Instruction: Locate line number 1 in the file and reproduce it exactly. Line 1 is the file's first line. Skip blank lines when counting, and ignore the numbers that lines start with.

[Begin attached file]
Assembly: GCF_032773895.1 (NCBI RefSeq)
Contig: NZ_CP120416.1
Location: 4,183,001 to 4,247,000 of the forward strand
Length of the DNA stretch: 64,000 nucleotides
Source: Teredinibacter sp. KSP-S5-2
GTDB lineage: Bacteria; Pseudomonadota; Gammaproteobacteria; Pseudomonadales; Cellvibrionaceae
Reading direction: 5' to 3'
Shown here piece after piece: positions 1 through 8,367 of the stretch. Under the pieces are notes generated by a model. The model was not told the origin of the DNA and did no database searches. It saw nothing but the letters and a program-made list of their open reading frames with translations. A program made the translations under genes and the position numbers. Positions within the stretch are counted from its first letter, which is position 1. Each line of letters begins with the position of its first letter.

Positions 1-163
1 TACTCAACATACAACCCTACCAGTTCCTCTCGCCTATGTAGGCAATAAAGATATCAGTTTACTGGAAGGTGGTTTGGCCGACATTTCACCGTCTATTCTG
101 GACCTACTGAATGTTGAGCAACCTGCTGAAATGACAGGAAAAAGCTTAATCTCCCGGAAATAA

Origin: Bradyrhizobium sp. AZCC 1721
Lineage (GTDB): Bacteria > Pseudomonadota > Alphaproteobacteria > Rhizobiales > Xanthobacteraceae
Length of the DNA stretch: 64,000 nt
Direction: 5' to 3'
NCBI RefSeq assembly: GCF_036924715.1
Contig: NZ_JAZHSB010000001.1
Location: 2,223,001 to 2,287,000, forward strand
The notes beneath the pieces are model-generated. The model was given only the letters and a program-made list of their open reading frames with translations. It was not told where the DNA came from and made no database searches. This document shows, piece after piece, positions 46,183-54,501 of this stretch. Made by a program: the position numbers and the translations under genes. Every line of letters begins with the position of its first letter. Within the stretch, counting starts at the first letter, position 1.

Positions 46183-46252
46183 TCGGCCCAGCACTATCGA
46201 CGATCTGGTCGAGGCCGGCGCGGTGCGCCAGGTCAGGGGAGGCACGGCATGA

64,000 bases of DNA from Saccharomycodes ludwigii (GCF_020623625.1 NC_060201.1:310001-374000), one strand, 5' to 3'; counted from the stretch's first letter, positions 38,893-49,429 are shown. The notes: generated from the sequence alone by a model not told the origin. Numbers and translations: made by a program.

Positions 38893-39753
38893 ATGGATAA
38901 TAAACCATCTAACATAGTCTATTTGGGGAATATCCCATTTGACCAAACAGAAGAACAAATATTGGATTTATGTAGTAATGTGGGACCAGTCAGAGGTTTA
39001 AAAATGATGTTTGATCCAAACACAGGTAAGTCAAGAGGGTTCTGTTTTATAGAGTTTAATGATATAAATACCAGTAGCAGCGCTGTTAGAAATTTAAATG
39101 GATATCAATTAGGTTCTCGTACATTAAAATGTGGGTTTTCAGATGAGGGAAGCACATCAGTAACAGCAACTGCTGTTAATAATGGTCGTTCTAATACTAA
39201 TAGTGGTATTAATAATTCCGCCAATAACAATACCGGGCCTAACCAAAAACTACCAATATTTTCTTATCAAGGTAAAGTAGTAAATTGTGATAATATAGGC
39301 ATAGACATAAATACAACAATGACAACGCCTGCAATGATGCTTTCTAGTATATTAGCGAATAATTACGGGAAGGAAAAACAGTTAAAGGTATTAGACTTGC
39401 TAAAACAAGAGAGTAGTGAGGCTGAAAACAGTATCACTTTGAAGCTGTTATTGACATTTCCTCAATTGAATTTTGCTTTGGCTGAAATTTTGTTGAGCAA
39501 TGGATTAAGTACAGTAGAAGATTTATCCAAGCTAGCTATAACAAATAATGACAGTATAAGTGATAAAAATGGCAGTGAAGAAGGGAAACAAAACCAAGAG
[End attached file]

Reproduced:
Assembly: GCF_032773895.1 (NCBI RefSeq)